Reposted here with permission from the original author, Lars Doucet.

Mark Coopersmith gaveled the town meeting to order. “Ladies and Gentlemen, what are we going to do about the werewolf crisis? Every full moon, this town is attacked by invincible supernatural werewolves that murder people and then eat them.”

A few hands went up. “Yes, Trevor Farrier, in the front row–what do you suggest?”

“We have to improve our emergency response. If the paramedics can get to the scene fast enough after a werewolf attack, we can save some of the people the werewolves have left for dead before they bleed out.”

“Excellent idea, Trevor. Who else?” More hands went up. “Yes, Rachel Miller. What have you got for us?”

“We need more werewolf victim assistance programs. Werewolves make a lot of mess after they murder someone and then eat them, and it can be a real economic burden for the survivors to pay all the funeral and cleanup expenses by themselves.”

“Good idea Rachel, but what if some of this assistance goes to rich families who should already be able to afford it?” asked Mark. “And what if some of the poorer families spend their assistance money on frivolous comforts?”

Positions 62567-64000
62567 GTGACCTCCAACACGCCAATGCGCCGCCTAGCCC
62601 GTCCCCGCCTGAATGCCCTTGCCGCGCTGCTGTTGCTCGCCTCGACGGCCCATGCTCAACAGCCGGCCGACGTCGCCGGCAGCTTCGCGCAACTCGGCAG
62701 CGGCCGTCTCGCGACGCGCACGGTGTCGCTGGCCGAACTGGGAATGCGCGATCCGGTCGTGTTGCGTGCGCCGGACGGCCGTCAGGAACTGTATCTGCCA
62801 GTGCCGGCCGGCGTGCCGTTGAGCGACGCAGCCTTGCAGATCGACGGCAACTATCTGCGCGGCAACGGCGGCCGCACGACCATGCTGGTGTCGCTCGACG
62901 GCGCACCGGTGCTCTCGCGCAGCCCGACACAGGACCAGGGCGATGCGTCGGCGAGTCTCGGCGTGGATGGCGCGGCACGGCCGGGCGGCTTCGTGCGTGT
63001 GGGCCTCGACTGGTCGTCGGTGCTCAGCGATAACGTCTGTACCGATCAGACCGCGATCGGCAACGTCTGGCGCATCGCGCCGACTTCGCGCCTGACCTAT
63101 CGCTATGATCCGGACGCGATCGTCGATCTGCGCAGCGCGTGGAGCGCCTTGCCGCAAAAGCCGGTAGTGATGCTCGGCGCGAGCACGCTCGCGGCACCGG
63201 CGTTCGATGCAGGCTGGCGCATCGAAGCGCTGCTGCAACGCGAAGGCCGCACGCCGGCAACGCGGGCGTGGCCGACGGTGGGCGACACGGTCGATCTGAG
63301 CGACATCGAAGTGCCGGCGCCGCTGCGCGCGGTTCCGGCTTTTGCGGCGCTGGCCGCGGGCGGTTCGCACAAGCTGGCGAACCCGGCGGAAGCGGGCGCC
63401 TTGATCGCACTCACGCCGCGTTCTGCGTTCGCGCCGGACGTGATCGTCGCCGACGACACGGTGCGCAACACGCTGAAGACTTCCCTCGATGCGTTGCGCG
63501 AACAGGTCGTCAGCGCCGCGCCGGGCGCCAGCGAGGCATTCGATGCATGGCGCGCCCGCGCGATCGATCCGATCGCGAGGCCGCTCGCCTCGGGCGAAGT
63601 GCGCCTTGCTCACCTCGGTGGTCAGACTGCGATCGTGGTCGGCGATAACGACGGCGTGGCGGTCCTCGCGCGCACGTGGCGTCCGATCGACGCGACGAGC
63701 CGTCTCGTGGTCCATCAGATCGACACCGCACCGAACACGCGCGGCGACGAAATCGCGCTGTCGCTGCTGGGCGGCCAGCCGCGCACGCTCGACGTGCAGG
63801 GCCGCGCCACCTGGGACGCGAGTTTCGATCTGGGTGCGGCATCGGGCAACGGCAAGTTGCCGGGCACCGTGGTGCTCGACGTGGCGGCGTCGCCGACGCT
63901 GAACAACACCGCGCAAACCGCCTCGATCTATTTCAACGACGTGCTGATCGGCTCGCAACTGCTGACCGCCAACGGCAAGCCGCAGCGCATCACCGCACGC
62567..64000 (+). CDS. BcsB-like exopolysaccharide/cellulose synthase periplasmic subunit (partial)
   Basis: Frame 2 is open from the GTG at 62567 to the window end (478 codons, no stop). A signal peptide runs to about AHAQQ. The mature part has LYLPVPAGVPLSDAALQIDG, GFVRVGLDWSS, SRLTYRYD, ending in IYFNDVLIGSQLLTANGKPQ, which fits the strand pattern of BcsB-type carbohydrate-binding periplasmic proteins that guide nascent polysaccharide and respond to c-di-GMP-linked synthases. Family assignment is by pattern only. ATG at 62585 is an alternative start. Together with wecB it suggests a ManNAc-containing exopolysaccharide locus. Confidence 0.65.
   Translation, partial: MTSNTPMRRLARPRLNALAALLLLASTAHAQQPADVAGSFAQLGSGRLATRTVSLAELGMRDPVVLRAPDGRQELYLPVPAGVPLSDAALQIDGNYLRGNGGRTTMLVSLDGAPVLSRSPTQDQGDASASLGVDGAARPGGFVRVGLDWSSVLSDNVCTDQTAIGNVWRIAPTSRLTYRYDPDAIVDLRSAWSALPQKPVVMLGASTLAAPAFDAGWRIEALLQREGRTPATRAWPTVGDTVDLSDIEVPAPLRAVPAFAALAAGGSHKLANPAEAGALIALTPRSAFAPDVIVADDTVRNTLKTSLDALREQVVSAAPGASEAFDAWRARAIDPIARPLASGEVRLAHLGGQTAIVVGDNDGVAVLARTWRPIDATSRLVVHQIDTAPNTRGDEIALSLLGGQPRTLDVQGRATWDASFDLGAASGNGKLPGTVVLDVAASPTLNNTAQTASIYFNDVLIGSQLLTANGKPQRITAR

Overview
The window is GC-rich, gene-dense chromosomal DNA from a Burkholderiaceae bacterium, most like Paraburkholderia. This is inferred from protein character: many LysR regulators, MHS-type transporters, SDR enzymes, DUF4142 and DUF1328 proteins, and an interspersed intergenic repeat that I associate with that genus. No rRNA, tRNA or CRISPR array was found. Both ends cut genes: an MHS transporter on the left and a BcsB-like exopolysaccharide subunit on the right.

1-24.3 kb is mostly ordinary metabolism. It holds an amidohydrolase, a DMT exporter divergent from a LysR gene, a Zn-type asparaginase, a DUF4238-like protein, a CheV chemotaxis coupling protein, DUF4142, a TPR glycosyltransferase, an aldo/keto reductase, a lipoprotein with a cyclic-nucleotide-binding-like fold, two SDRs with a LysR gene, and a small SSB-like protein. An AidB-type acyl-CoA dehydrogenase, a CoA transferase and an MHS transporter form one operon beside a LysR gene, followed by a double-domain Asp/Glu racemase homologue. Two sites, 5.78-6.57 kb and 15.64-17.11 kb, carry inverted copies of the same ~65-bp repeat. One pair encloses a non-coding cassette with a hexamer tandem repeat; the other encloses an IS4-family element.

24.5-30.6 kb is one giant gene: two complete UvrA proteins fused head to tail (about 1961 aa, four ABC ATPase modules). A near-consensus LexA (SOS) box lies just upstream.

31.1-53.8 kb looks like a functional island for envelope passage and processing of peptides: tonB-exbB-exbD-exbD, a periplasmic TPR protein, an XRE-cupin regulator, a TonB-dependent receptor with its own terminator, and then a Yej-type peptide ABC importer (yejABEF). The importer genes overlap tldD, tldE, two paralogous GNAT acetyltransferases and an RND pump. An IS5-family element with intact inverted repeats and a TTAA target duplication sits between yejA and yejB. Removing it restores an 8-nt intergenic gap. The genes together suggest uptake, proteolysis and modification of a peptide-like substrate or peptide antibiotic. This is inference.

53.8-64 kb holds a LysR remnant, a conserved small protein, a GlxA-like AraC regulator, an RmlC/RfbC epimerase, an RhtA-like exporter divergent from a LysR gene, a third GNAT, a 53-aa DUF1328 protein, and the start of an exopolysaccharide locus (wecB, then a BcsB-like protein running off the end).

“Well obviously, werewolf victim assistance needs to be means-tested and closely regulated. After somebody's family has been murdered and then eaten by werewolves, we'll ask them to sign a bunch of forms, provide proof of income, as well as character references to make sure they're sufficiently deserving of assistance. And naturally, we'll hire a team of officials who work full time scrutinizing recipients' spending to make sure there's no financial waste in the system.”

"Thanks Rachel. Very sensible. Any other ideas? Fred."